Uganda Travel Vaccinations and advice for visitors
This includes … Yellow fever vaccination, Rabies, avoiding malaria and more
Travel vaccinations are either compulsory or recommended for travel to Uganda and most East African countries. Ideally, you should start your Uganda Travel Vaccinations at least six weeks before departure, or earlier if possible.
You are advised to see your doctor as early as you can (at least 4–6 weeks before your trip or safari) and ask for advice on Uganda Travel Vaccinations. If you have less than 4 weeks before you leave for your trip to East Africa, you should still see your doctor. It might not be too late to get the necessary travel immunizations or medications as well as other information about how to protect yourself from illness and injury while traveling.
Recommended Uganda Travel Vaccinations:
Hepatitis A: Recommended for all travelers.
Typhoid: Recommended for all travelers.
Yellow fever: Compulsory for all travelers. Required for travelers arriving from a yellow-fever-infected area in Africa or the Americas.
Polio: One-time booster recommended for any adult traveler who completed the childhood series but never had a polio vaccine as an adult.
Meningococcus: Recommended for all travelers to northern Uganda.
Hepatitis B: Recommended for all travelers.
Rabies: For travelers spending a lot of time outdoors, or at high risk from animal bites, or involved in any activities that might bring them into direct contact with bats
MMR (measles, mumps, rubella): Two doses recommended for all travelers.
Tetanus-diphtheria: Re-vaccination recommended every 10 years.
I’ve received some of these vaccines in the past. How do I know if I need a booster?
This is how long the vaccines are effective (i.e. if it’s been longer than this since you were immunized, you need a booster):
- Hepatitis A — 10 years (after second dose; relatively new vaccine; recommendations not finalized)
- Typhoid VI (injectable typhoid) — 2 years
- Vivotif (oral typhoid) — 5 years
- Hepatitis B — obtain a blood test to determine if still protected
- Rabies – either revaccinate after 2 years or obtain a blood test to determine if still protected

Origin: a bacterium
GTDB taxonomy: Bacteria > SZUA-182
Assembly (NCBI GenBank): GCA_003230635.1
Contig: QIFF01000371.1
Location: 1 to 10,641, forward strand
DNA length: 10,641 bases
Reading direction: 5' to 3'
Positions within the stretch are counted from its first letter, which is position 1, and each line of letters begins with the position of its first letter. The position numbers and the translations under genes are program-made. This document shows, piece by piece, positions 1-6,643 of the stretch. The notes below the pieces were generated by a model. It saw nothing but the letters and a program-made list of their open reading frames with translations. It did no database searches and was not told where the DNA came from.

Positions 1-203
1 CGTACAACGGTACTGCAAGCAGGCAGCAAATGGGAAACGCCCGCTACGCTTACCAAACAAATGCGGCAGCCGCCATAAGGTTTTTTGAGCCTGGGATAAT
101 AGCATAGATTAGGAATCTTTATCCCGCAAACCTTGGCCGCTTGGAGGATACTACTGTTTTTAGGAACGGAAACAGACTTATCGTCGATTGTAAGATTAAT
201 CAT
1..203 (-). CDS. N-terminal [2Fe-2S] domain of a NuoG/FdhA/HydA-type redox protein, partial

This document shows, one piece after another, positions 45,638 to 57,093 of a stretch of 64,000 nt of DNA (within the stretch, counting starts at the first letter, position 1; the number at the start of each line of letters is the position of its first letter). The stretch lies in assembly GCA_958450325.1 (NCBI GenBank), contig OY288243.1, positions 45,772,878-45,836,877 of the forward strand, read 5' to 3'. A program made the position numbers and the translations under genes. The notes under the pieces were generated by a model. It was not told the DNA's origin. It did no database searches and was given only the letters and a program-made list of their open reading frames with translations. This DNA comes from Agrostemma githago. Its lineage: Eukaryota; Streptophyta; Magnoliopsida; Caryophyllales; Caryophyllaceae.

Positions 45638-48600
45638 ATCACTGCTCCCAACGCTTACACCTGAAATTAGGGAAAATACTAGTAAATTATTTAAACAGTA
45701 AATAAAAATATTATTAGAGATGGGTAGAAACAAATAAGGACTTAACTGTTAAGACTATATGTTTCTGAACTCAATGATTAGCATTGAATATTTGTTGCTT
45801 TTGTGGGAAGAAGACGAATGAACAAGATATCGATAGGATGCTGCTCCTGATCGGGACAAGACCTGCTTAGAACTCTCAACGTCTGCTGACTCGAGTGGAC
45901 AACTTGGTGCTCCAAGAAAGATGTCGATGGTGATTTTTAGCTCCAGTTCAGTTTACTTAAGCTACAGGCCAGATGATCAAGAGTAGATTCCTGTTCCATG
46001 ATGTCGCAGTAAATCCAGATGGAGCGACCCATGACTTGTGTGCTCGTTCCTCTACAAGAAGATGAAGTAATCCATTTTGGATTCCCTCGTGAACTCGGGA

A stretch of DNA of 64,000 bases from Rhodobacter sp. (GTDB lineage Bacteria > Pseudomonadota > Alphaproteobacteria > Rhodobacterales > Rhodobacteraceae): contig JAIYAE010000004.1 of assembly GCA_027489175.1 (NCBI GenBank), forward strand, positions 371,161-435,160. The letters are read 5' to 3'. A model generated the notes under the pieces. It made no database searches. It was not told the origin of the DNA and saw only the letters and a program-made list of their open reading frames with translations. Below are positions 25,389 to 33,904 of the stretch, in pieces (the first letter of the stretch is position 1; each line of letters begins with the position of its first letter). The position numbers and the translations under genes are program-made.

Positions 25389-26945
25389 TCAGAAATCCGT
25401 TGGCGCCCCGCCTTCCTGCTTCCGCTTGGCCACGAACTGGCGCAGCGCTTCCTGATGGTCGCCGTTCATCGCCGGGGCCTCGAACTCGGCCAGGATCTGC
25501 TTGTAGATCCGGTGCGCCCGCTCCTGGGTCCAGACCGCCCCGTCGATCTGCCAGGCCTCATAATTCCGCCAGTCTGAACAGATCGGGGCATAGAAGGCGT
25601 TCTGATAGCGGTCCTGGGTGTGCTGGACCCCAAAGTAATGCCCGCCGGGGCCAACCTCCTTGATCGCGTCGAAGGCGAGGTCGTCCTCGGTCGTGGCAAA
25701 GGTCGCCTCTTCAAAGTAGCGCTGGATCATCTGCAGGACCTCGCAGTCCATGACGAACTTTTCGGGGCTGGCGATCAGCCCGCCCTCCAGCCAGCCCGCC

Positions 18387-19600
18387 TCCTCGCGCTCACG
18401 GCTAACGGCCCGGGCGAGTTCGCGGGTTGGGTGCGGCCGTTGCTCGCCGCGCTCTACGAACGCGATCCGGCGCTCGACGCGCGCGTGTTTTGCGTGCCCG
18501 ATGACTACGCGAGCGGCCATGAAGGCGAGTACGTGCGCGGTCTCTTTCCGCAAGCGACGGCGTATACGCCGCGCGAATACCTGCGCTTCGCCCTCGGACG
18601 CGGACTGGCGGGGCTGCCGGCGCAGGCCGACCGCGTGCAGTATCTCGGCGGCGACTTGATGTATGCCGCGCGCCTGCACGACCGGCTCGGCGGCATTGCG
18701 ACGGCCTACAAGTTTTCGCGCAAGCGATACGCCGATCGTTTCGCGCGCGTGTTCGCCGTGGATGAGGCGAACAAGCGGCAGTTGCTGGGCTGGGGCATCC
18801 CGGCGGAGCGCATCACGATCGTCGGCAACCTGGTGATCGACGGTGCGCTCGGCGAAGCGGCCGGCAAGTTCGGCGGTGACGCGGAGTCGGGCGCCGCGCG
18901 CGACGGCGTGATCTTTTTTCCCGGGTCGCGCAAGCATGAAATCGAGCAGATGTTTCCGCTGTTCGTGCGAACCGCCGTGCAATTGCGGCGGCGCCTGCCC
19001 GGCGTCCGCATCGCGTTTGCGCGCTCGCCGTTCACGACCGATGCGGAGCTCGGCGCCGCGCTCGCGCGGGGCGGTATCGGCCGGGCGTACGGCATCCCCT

- Yellow fever — 10 years
- Meningococcal — 3 years
- Japanese encephalitis — 3 years
- Tetanus-diphtheria — 10 years
- Measles — lifetime (after second dose)
- Varicella — lifetime (after second dose)
- Polio — lifetime (after a single adult booster)
- Influenza — 4-6 months
After your trip:
If you have visited East Africa, continue taking your antimalarial drug for 4 weeks (mefloquine, doxycycline or malarone) or seven days (atovaquone/proguanil) after leaving the risk area.
Malaria is always a serious disease which can lead to death. If you become ill with a fever or flu-like illness either while travelling in Uganda or Kenya or after you return home (and up to 1 year after), you should seek immediate medical attention and should tell your health care provider about your travel history.
Useful travel health links:
Vaccinations advice from governmental agencies:
Health Information for International Travel (CDC) (PDF)
Health Advice for Travellers (U.K.)
Travax (for physicians; NHS Scotland)
Fit for Travel (for travellers; NHS Scotland)
Vaccinations advice by non-governmental organizations:
MASTA (Medical Advisory Services for Travelers Abroad)
IAMAT (International Association for Medical Assistance to Travelers)
Fit for Travel (University of Munich Tropical Institute)
Vaccination advice for Uganda – Air ambulance / Medical evacuation:
DISCLAIMER: The information about Uganda Travel Vaccinations contained on this website is intended solely to provide general information for the personal use of the reader, who accepts full responsibility for its use
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